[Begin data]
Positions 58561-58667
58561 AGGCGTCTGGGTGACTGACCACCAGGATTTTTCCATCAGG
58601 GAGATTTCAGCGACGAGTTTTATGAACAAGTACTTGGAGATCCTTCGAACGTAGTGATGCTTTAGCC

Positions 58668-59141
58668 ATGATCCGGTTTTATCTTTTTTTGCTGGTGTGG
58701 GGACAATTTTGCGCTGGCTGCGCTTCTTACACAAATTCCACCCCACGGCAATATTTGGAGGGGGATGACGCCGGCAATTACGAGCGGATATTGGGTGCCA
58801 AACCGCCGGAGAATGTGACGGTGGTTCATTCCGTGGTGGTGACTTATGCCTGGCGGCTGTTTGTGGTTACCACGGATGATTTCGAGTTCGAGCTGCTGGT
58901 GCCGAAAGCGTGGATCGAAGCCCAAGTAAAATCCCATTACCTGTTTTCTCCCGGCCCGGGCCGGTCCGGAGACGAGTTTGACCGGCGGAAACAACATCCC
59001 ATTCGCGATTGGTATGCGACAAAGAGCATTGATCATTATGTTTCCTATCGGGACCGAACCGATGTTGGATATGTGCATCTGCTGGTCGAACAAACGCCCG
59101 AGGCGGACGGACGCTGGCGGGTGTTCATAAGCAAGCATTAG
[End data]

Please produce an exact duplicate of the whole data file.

Positions 58561-58667
58561 AGGCGTCTGGGTGACTGACCACCAGGATTTTTCCATCAGG
58601 GAGATTTCAGCGACGAGTTTTATGAACAAGTACTTGGAGATCCTTCGAACGTAGTGATGCTTTAGCC

Positions 58668-59141
58668 ATGATCCGGTTTTATCTTTTTTTGCTGGTGTGG
58701 GGACAATTTTGCGCTGGCTGCGCTTCTTACACAAATTCCACCCCACGGCAATATTTGGAGGGGGATGACGCCGGCAATTACGAGCGGATATTGGGTGCCA
58801 AACCGCCGGAGAATGTGACGGTGGTTCATTCCGTGGTGGTGACTTATGCCTGGCGGCTGTTTGTGGTTACCACGGATGATTTCGAGTTCGAGCTGCTGGT
58901 GCCGAAAGCGTGGATCGAAGCCCAAGTAAAATCCCATTACCTGTTTTCTCCCGGCCCGGGCCGGTCCGGAGACGAGTTTGACCGGCGGAAACAACATCCC
59001 ATTCGCGATTGGTATGCGACAAAGAGCATTGATCATTATGTTTCCTATCGGGACCGAACCGATGTTGGATATGTGCATCTGCTGGTCGAACAAACGCCCG
59101 AGGCGGACGGACGCTGGCGGGTGTTCATAAGCAAGCATTAG